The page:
More than 3000 riot police were sent to the Yoosung piston head factory in Asan on May 24 to break up a factory occupation and sit in protest over a company lockout.
Yoosung is a manufacturing company that has a near monopoly over the production of piston rings with an 80% share of the domestic market. It is a major supplier for Kia and Hyundai motors.
On May 18, unionised workers voted to hold a two-hour strike over management’s refusal to acknowledge an agreement it signed in 2008 to eliminate night shifts. Despite more than 10 rounds of negotiations, management stubbornly refused to reach an agreement.
Management reacted to the two-hour protest strike by locking all workers out of the workplace. Hired thugs surrounded the factory to prevent anyone from entering. Workers managed to force their way past the thugs and occupied the factory.
An hour later the hired thugs returned with a mini-van and drove it into a crowd, injuring 13 workers. Despite almost killing people, the thugs were released without police pressing any charges.
This is not a simple industrial relations dispute, but part of a well thought out plan by management to break the union. Company documents were found during the occupation revealing a detailed, long-term union busting plan by Yoosung management, Hyundai and Kia.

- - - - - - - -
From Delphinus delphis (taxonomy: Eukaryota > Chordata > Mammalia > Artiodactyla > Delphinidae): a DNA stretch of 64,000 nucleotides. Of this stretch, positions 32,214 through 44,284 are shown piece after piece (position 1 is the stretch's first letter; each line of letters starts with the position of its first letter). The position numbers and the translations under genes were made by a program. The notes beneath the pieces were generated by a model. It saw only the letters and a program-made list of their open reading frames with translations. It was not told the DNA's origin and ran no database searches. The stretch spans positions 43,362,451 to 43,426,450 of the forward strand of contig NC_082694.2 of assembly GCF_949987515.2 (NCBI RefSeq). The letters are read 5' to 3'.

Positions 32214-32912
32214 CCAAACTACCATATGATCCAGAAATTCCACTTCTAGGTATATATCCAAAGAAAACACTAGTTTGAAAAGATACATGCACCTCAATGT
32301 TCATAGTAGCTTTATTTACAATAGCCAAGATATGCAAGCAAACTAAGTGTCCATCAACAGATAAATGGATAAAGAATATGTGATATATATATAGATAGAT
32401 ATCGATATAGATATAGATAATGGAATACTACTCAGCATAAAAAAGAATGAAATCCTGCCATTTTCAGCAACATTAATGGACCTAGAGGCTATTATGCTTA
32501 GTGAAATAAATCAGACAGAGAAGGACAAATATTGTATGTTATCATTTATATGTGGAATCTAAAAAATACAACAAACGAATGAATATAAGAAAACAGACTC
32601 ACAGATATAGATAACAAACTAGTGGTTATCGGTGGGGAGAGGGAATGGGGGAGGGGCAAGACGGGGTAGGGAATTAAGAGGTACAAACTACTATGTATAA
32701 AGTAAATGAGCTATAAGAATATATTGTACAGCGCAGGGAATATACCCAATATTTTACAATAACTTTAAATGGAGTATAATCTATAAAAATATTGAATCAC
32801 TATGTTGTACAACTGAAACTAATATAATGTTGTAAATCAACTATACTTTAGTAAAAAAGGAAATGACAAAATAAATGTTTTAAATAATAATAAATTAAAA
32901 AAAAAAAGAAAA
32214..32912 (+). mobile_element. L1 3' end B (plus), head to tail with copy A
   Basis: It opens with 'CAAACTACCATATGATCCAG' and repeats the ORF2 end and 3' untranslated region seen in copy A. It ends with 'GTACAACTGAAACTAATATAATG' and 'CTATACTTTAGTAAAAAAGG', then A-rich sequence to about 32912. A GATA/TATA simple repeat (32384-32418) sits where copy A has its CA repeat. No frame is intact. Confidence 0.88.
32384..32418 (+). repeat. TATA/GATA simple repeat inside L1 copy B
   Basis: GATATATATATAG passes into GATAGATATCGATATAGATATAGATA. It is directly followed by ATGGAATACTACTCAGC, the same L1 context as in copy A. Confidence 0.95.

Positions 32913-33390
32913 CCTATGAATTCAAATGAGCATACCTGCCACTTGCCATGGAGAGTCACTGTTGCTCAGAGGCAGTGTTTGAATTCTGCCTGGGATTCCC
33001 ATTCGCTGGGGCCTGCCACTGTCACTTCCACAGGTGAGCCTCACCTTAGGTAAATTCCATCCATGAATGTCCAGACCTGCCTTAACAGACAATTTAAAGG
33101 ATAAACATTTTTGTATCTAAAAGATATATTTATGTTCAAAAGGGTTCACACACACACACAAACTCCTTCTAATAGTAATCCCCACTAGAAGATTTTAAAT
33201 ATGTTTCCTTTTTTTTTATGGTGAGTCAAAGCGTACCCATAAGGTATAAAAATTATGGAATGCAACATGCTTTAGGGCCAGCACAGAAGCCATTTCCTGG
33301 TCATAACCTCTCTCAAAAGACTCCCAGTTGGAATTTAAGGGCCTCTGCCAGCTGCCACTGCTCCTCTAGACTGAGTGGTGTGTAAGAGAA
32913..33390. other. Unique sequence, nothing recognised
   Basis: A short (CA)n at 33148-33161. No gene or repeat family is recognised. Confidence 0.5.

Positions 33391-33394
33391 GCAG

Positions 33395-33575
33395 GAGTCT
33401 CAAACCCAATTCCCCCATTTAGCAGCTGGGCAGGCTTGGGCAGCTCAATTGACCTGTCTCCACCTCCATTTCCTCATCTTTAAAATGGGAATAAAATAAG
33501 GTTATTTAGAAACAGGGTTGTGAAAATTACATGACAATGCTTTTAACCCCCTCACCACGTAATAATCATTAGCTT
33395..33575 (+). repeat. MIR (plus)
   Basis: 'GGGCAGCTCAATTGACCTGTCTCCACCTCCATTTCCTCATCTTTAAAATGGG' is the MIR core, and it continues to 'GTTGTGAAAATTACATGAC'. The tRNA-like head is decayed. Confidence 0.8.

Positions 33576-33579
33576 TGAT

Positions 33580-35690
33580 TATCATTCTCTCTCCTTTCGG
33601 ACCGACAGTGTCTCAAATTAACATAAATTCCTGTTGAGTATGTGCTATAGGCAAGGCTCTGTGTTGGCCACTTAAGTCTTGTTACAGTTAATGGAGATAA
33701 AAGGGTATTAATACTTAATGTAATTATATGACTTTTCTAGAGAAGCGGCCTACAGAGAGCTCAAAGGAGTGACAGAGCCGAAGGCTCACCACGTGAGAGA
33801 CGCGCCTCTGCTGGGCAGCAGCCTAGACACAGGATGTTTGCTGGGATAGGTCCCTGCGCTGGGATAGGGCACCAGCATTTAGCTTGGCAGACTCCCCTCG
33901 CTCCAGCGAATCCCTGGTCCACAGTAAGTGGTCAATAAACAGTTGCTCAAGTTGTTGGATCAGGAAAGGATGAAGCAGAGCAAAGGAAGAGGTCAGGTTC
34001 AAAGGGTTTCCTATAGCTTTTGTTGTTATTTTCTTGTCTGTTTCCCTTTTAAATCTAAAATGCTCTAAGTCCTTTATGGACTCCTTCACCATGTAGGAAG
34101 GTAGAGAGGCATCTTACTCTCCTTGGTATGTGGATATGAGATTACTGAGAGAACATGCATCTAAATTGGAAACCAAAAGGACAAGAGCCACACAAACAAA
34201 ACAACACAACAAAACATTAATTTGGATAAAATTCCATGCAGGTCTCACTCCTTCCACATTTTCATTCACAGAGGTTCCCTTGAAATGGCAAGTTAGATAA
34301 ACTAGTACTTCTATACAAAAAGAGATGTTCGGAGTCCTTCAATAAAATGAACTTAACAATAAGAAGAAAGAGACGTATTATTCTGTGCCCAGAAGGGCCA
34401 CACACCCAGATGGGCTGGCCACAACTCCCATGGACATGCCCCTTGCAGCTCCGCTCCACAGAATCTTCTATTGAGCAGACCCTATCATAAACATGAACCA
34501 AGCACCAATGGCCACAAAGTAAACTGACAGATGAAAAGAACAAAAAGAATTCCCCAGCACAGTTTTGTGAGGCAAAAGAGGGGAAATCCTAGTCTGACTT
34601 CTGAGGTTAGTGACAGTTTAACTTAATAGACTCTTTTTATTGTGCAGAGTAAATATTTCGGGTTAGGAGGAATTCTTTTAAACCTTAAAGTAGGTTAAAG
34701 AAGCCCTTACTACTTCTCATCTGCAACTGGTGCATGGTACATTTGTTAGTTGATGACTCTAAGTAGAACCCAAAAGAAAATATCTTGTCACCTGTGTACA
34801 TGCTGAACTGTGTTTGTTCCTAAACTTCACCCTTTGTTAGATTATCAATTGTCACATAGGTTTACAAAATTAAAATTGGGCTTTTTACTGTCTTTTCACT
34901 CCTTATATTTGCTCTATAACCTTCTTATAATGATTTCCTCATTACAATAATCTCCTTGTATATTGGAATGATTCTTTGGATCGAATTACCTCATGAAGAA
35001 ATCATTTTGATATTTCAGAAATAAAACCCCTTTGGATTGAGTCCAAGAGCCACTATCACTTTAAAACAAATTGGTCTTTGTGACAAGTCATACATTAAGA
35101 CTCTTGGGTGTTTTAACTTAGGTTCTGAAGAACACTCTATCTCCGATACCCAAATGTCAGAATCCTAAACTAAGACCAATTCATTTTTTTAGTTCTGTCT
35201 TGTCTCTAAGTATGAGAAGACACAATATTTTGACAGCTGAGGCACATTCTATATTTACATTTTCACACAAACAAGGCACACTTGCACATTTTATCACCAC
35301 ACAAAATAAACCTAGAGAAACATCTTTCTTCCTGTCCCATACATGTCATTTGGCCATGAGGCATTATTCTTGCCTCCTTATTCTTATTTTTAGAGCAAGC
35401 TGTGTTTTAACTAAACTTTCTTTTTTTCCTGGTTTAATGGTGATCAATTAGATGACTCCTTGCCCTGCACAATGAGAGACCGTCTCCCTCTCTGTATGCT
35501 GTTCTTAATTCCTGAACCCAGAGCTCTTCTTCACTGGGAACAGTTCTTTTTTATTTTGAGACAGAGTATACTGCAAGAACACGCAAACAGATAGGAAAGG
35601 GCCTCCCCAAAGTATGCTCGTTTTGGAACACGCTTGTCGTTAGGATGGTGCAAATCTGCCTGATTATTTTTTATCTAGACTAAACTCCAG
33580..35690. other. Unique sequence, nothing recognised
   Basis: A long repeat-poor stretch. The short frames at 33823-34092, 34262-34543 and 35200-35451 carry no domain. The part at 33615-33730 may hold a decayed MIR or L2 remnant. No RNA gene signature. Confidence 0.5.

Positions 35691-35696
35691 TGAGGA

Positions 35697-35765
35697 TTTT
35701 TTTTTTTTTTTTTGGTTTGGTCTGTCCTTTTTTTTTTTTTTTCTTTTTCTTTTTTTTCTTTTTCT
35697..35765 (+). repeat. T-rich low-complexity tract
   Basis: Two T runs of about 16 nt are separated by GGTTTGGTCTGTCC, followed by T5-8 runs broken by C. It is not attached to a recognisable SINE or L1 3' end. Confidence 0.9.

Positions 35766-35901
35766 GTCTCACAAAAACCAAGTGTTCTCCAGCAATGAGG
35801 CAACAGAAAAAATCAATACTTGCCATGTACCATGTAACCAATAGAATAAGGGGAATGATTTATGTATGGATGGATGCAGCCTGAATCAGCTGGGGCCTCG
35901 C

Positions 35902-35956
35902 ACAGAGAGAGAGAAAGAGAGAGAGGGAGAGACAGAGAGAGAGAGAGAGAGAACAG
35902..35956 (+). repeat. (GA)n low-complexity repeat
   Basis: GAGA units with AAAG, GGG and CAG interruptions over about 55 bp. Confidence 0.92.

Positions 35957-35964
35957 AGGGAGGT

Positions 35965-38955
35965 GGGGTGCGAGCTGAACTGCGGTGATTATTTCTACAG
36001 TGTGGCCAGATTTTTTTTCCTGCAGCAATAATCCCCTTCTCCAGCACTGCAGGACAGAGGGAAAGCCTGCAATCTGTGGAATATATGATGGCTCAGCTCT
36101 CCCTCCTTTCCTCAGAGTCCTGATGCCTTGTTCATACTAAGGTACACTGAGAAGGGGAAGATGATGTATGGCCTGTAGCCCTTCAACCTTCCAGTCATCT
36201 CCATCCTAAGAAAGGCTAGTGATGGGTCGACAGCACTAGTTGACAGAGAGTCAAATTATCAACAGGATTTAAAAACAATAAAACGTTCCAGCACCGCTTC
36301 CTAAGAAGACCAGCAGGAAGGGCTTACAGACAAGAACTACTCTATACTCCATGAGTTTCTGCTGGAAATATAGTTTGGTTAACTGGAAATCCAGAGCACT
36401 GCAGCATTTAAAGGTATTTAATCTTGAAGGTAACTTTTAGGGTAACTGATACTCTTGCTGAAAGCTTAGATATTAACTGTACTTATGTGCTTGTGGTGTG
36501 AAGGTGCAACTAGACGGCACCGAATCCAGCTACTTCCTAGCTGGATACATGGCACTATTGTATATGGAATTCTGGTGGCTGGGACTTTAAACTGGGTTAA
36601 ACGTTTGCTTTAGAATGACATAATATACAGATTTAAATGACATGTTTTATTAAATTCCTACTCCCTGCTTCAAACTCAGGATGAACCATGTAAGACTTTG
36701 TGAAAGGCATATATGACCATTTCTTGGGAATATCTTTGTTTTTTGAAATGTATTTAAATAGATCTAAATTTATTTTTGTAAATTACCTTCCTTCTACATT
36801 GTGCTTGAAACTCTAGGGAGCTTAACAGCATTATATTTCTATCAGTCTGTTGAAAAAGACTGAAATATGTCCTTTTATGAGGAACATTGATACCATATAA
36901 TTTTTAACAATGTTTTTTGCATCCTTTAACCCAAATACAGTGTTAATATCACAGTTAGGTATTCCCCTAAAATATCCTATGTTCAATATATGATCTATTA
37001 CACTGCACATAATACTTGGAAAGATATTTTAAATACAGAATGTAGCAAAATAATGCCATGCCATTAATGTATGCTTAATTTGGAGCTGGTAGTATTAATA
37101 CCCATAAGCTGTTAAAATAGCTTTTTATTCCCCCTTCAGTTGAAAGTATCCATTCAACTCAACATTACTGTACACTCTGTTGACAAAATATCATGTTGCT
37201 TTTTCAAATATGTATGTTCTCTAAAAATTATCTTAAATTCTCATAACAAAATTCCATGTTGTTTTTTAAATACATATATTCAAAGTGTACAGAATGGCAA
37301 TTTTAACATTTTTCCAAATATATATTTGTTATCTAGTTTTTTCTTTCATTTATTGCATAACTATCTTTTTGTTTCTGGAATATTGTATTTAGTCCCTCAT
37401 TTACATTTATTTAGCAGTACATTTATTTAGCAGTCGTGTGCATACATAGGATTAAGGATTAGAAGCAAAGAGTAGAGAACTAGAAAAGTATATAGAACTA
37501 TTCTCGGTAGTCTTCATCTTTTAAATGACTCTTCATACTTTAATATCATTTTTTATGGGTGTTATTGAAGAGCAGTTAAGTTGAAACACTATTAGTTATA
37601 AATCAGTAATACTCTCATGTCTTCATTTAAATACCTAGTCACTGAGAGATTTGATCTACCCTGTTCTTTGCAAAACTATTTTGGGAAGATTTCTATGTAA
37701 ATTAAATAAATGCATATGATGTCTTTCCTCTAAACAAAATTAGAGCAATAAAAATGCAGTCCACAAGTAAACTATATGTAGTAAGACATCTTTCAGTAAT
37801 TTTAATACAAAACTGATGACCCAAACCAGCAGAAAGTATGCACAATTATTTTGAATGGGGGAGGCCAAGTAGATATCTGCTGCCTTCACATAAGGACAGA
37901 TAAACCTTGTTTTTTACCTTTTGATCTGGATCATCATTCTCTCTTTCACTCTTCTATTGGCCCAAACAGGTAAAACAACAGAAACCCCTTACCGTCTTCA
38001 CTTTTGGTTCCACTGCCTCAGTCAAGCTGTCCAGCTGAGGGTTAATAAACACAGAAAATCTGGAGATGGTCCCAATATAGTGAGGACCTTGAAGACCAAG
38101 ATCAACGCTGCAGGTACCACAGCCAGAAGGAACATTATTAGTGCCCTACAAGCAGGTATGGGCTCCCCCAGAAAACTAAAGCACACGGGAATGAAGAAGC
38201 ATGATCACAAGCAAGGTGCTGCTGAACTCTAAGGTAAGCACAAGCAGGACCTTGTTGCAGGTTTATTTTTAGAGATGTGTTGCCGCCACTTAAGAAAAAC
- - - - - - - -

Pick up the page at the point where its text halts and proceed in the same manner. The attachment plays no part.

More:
The document revealed that management planned to stall negotiations in order to induce a strike, impose a lockout, then surround the factory with thugs in order to provoke violence and have the workers taken away by police.
From May 19-24, more than 500 workers remained in the factory demanding an end to the lockout and an end to management’s dirty union busting tactics. However, the action was violently broken by riot police on May 24.
The lockout continues. On June 19, the workers held a rally in Asan. During the rally hired thugs attacked the workers and their families, throwing stones and bottles.
In the evening, the workers tried to push past the thugs and reoccupy the factory. However, the attempt was unsuccessful.
The struggle continues and workers need international support.